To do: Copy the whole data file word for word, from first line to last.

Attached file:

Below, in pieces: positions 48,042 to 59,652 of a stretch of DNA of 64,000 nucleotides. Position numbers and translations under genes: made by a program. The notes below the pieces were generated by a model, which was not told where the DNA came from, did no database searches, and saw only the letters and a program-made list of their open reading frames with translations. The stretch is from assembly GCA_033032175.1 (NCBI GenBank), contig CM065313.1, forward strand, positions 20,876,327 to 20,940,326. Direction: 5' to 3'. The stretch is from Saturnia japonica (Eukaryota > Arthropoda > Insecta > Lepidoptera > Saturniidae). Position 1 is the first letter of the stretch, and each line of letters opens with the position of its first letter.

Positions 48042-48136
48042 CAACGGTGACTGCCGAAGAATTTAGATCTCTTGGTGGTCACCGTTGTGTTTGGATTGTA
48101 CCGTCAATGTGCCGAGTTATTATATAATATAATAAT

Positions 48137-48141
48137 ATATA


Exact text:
Below, in pieces: positions 48,042 to 59,652 of a stretch of DNA of 64,000 nucleotides. Position numbers and translations under genes: made by a program. The notes below the pieces were generated by a model, which was not told where the DNA came from, did no database searches, and saw only the letters and a program-made list of their open reading frames with translations. The stretch is from assembly GCA_033032175.1 (NCBI GenBank), contig CM065313.1, forward strand, positions 20,876,327 to 20,940,326. Direction: 5' to 3'. The stretch is from Saturnia japonica (Eukaryota > Arthropoda > Insecta > Lepidoptera > Saturniidae). Position 1 is the first letter of the stretch, and each line of letters opens with the position of its first letter.

Positions 48042-48136
48042 CAACGGTGACTGCCGAAGAATTTAGATCTCTTGGTGGTCACCGTTGTGTTTGGATTGTA
48101 CCGTCAATGTGCCGAGTTATTATATAATATAATAAT

Positions 48137-48141
48137 ATATA